While incentives were guaranteed to plant owners for 20 years or longer, the system failed to ensure the government would set prices, or tariffs, paid by consumers at high enough levels to fund the subsidies. That created a soaring "tariff deficit" — a debt carried temporarily by traditional power distributors and securitized in chunks to private investors.

One legacy is that Spain, like almost no other country, can supply more than half of electricity demand from clean sources during stretches of the day that are sunny and windy.


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Friday, June 20, 2014

Solar on the Rebound | EnergyBiz

Sunny prognosis from top trade protectionist.

http://www.energybiz.com/article/14/06/solar-rebound&utm_medium=eNL&utm_campaign=EB_DAILY2&utm_term=Original-Magazine

Monty Bannerman
ArcStar Energy
+1 646-402-5076

Fwd: (BN) Pimco’s Gross Wagering on Low Market Volatility in ‘New Neutral"

---------- Forwarded message ----------
From: "Michael Sallette (ZACHAR, GEORGE)" <masallette@bloomberg.net>
Date: Jun 19, 2014 3:29 PM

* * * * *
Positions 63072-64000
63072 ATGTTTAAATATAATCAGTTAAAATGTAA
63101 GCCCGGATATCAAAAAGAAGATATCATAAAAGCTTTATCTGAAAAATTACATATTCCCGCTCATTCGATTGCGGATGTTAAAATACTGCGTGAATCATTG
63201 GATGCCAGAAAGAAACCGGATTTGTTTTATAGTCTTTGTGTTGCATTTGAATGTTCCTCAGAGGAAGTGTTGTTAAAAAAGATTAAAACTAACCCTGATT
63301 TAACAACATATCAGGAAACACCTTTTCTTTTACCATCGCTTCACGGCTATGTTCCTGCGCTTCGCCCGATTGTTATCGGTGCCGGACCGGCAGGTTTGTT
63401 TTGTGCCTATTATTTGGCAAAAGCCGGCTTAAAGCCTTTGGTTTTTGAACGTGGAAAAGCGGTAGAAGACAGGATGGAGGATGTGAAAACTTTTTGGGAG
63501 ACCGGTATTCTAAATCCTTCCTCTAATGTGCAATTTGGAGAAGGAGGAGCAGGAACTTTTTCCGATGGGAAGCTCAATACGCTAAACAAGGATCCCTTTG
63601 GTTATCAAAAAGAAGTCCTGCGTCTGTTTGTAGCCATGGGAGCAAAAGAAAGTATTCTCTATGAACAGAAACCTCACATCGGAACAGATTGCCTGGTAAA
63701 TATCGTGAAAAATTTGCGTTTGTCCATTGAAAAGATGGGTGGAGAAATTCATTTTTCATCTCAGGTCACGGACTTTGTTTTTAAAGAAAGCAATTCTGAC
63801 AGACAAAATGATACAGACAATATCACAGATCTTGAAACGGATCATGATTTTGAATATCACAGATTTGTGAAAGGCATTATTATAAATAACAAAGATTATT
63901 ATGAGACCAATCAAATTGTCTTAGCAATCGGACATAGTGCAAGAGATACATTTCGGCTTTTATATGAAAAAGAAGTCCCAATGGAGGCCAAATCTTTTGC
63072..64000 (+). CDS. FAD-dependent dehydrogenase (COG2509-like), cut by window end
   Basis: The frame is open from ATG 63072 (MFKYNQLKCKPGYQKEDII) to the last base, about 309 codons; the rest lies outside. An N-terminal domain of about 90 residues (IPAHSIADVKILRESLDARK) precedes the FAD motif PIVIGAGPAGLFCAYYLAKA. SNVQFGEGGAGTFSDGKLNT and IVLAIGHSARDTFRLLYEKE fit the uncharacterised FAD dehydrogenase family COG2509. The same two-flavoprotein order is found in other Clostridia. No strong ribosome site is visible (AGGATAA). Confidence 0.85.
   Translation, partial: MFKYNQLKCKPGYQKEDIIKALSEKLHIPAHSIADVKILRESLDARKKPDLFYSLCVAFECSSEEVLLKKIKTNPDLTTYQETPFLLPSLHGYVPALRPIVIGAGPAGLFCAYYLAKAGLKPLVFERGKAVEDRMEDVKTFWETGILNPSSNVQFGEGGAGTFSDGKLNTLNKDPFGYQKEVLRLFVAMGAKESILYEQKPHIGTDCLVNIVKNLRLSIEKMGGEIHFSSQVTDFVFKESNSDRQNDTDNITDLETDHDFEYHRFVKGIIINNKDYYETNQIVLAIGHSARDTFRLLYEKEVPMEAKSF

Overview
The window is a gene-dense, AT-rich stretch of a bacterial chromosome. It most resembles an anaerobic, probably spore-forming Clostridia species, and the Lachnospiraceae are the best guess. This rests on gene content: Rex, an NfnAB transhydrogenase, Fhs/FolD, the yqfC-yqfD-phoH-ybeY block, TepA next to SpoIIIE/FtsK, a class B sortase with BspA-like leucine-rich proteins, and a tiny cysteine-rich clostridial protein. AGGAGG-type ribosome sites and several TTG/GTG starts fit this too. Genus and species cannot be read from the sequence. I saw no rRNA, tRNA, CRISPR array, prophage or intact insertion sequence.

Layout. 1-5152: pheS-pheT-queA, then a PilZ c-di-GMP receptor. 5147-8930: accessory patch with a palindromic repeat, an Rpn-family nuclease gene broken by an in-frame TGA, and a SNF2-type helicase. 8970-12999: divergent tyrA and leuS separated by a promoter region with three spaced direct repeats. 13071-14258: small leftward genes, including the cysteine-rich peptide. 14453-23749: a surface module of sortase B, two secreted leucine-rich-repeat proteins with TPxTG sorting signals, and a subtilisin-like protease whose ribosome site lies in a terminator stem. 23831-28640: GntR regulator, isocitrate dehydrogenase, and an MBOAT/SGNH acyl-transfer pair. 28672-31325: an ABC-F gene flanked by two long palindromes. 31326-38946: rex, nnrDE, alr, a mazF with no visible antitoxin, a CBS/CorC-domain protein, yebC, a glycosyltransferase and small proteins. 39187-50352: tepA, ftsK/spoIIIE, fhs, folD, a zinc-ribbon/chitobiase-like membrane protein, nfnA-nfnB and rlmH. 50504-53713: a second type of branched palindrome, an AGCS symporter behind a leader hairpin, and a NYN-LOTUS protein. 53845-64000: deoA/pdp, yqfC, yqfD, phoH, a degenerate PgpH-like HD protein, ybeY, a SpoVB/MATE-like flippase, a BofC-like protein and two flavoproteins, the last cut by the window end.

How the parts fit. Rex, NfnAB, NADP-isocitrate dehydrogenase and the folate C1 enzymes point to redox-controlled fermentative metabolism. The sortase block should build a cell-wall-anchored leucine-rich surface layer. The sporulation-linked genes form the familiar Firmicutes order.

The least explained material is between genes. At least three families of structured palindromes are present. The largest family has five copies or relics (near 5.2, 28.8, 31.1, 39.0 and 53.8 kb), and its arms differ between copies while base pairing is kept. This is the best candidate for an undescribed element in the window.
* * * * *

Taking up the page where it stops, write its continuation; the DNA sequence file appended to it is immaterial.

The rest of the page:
Subject: (BN) Pimco's Gross Wagering on Low Market Volatility in 'New Neu
To:
Cc:

(BN) Pimco's Gross Wagering on Low Market Volatility in 'New Neu
tral'

+------------------------------------------------------------------------------+

Pimco's Gross Wagering on Low Market Volatility in 'New Neutral'
2014-06-19 18:30:04.25 GMT


By Mary Childs
     June 19 (Bloomberg) -- Bill Gross said Pacific Investment
Management Co., manager of the world's biggest bond fund, has
been betting that volatility across asset classes will remain
very low, as gauges of price swings fall to their lowest levels
on record.
     "We sell insurance, basically, against price movements,"
Gross, chief investment officer of Pimco, said in an interview
today in Chicago at Morningstar Inc.'s Investment Conference.
"At Pimco, that's what we've tried in the last four or five
weeks."
     The wager on low volatility by the $2 trillion asset
manager is "part and parcel" of its outlook for the next three
to five years, an era it calls the "new neutral," Gross said.
The outlook is characterized by low interest rates and lower,